Unrelated Business Income Tax
While there were some significant changes to the UBIT rules in the final tax legislation, one provision did not make it all the way through the final cuts. There is no language that would have “clarified” that all 501(c) exempt entities are subject to the unrelated business income tax rules, even if their exemption under other Code provisions says so.
PF Investment Income Excise Tax
Under current law, private foundations are subject to varying levels of excise tax on their net investment income. Lawmakers proposed replacing existing rules with a single, 1.4% rate. This proposed “simplification” was not included in the final conference version passed by the House and Senate.
Taxation of Tuition Benefits
A proposal that launched howls of protest from many quarters was to repeal the exclusion from gross income for certain tuition reduction and other employer-provided educational assistance benefits offered to graduate students. Opponents argued it would kill off many graduate programs and cause severe hardship to current advanced degree-seekers. This trial balloon was mercifully blown out of the sky.
UBIT Research Income Exclusion
Lawmakers considered a change to the current exclusion from the unrelated business income tax of research income. That exclusion has been left untouched.
Private Activity Bonds
The new tax law does not incorporate an earlier House bill that would have repealed about 25% of the tax-exempt bond market by imposing a tax on interest earned on all “private activity” bonds. This would have included 501(c)(3) bonds, exempt facility bonds, and student loan bonds, among others.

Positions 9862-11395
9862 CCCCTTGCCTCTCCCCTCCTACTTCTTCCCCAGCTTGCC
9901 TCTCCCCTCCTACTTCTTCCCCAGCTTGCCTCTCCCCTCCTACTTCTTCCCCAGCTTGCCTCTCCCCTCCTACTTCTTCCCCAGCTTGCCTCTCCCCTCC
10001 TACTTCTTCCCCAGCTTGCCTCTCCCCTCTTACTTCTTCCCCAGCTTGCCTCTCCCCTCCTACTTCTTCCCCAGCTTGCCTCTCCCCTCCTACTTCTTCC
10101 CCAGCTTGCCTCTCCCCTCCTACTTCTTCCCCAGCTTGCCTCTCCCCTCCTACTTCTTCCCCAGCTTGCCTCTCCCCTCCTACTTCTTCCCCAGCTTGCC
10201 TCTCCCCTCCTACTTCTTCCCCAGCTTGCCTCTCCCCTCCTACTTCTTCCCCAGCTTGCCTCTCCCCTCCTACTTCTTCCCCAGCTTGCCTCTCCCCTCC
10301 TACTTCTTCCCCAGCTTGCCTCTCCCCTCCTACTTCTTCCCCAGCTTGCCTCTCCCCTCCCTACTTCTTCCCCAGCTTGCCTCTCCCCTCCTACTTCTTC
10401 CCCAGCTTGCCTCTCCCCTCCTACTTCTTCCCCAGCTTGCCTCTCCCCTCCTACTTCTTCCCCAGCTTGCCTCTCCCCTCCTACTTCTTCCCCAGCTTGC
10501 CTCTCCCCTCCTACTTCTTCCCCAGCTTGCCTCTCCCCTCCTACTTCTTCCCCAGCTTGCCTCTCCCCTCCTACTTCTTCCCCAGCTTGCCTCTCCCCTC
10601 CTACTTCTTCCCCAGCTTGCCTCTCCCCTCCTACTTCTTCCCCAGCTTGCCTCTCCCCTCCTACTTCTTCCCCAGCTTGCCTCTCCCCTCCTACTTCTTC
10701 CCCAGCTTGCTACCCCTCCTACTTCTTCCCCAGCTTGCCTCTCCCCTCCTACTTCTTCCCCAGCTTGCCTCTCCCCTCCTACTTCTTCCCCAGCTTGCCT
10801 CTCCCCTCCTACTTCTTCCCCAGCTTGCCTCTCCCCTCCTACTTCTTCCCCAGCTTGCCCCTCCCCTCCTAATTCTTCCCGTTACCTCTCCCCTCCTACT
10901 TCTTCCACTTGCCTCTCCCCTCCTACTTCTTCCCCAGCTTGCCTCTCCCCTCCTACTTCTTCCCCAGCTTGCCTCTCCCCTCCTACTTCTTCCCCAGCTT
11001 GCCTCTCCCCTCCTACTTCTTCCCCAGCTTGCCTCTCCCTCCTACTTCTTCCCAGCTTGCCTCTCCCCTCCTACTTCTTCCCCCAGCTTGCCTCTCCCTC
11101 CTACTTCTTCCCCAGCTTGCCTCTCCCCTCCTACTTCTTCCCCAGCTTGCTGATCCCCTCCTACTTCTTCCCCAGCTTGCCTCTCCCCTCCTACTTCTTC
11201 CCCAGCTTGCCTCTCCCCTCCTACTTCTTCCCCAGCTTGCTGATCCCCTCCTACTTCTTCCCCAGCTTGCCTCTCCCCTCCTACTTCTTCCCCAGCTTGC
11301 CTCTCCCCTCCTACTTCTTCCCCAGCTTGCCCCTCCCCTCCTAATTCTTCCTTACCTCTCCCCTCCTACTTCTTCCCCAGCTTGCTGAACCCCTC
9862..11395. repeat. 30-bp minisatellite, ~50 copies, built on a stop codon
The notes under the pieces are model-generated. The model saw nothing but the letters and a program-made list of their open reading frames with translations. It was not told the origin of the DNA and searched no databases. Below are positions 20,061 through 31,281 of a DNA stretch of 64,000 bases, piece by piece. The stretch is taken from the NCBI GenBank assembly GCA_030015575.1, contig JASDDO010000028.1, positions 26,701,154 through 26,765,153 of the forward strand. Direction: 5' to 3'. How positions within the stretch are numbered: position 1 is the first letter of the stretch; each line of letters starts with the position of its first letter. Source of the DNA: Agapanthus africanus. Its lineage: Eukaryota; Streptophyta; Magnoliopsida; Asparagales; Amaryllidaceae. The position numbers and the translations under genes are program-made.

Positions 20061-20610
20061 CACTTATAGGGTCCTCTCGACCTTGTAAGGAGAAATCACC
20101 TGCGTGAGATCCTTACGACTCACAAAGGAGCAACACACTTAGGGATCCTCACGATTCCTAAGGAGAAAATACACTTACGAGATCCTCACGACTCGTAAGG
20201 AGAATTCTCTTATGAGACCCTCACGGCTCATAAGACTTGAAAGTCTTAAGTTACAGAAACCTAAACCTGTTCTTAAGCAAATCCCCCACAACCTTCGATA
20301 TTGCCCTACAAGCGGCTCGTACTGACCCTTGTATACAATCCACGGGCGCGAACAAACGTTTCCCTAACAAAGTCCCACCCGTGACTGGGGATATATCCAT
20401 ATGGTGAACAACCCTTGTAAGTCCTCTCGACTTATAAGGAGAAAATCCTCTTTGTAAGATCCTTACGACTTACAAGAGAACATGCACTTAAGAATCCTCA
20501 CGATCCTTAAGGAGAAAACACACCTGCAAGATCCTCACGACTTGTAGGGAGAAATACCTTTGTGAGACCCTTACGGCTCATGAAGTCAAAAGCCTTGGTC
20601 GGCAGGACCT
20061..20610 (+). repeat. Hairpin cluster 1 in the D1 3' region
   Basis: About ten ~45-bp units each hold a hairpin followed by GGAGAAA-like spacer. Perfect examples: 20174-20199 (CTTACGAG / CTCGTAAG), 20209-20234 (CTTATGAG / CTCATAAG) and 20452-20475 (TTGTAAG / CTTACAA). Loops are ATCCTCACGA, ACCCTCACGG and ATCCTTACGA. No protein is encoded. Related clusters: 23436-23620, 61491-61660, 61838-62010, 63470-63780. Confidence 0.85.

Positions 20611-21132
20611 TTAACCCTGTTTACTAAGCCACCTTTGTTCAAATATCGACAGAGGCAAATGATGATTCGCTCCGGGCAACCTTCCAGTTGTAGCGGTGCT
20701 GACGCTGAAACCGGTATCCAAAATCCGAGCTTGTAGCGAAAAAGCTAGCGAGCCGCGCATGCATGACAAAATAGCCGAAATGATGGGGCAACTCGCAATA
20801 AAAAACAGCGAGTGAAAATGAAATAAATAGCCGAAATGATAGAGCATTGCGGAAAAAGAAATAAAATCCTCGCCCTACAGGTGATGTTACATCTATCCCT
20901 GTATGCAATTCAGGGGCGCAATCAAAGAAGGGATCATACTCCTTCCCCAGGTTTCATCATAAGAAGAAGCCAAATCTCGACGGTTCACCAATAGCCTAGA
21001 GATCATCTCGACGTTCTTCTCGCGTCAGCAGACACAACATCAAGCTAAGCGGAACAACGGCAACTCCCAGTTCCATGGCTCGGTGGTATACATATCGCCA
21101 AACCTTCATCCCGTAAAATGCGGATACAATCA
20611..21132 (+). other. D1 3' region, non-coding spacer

Not to sound like a broken record, but these omissions from the final Tax Cuts and Jobs Act of 2017 are not necessarily gone for good. They are just gone for now. In many instances, there was no particular rhyme or reason why certain 501(c)(3)-related proposals made it to the finish line, while others did not.
Observers are also curious about the fate of other items that could have – but didn’t – get past the starting line. For instance, there’s been a lot of chatter in recent months about the use and abuse of the “conservation easement” – the so-called the “billion-dollar” loophole. Apparently, no serious consideration of any changes to existing rules was given during this current tax-legislation round. Reportedly, though, some Very Influential People are fond of this tax break, so perhaps it’s no surprise that it escaped notice this time around.